Why Women Don't Speak Up and What We Can Do About It

Co-authored with Susan Schneider

Most women have at one time or another found themselves in the uncomfortable position that Kathleen Miles described in "I Witnessed Hollywood's Sexism Firsthand--And Said Nothing." Her piece recounted what happened at an Oscar party when some of the male guests made loud, disrespectful comments about the actresses they were watching on TV. They said things, like "I'd do her" and "her titties don't look very good," and made references to blow jobs and expressed disgust at overweight women. Virtually every woman was evaluated by her "bangworthiness."

That was disturbing enough, Kathleen noted, but while these remarks poisoned the atmosphere of the party, she herself sat quietly, unable to do anything to stop the perpetrators. No one in the room spoke up. No one objected. No one broke the nasty spell.

I believe this kind of behavior is not only offensive, but even worse, extremely hostile. The inappropriate remarks are fueled by contempt, anger, and rage toward women. Men who treat women as non-human sexualized creatures and behave as if they had complete control over them are acting out a primitive and oppressive fantasy. As women, we sense the inchoate impulse of these men to strip women of their humanity and to rape them of their dignity.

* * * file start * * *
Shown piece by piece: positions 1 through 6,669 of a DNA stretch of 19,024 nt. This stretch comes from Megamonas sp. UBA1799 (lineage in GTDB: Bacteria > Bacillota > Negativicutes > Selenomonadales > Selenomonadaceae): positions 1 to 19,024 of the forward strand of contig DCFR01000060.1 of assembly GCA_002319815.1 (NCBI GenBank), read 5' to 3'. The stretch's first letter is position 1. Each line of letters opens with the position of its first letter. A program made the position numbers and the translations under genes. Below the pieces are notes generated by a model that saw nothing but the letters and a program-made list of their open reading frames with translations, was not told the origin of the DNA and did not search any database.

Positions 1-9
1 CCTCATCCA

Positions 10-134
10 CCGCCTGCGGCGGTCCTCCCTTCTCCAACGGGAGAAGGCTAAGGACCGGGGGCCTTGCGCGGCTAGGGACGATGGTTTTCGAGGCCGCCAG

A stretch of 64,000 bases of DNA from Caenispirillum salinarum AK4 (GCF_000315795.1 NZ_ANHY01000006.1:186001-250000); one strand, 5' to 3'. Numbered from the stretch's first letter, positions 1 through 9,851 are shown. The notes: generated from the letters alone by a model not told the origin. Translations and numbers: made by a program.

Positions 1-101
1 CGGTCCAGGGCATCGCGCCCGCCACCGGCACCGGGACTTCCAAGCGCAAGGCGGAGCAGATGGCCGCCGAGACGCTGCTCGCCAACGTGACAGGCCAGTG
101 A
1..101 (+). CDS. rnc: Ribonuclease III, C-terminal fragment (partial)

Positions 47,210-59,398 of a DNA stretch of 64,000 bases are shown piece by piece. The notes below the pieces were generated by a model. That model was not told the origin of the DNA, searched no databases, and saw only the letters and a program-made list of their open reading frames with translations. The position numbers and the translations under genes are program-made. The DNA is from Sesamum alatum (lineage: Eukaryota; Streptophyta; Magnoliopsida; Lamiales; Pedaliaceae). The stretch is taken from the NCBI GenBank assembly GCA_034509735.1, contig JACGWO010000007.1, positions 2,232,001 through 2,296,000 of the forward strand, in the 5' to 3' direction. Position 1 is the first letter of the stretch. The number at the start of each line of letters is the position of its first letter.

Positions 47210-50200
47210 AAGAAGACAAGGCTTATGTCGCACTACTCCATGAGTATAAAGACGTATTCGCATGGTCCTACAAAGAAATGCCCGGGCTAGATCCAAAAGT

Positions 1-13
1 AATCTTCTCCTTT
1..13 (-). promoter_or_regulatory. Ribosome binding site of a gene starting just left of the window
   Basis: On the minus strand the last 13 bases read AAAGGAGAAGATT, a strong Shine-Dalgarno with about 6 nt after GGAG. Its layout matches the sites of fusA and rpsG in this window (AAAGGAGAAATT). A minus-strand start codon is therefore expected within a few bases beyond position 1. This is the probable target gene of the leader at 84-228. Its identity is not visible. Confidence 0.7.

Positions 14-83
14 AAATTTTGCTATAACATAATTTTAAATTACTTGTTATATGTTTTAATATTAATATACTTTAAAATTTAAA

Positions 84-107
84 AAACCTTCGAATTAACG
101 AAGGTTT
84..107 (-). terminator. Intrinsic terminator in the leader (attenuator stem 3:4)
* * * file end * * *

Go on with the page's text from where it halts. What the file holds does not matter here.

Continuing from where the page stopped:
Would we speak up if someone made racial slurs? Or anti-Semitic ones? Or, anti-gay comments? I think so. It is easier to defend someone else. But as women, why don't we step up in a situation when there is unwarranted verbal aggression toward us? What makes us so afraid of confrontation?

As a therapist, I am interested in the why of people's behavior -- in this case, the non-action of the women and men who were present in that room -- and in what we can do when we are faced with these situations (and we will be, over and over). Here are a few of what I believe to be the underlying reasons why people don't take action.

• We are afraid that the men's cloaked aggression will be directed toward us. We don't want to be ridiculed. We want to protect ourselves from becoming the target of that aggression. Speaking up under these circumstances is difficult, but your self-esteem depends on it. If you say, "I am really offended when you make those remarks about women, and I want you to stop," believe me, the mood will change. Is support guaranteed? No, but give yourself permission to speak up even if you are unsure of the consequences. Most likely, you will get support, however, because everyone is waiting for someone else to take the risk.

• We fear we are the only ones present who feel offended and that others won't support us. Based on my understanding of group dynamics, once someone speaks up, articulating the general discomfort, others will follow. In these situations we may feel alone, but usually we aren't alone.

• We are afraid to spoil the party mood. Wet blanket, party pooper, Debbie Downer -- who wants to be seen like this? People are kicking back and having a good time, right? Well, maybe some people are, but you aren't. Why should the loudmouths get to have fun and everyone else have to sit with a grimace on their face? No one likes to be a party pooper, but the verbal pooping was already accomplished by the bad guys. Feel free to go ahead and show how gutsy you are.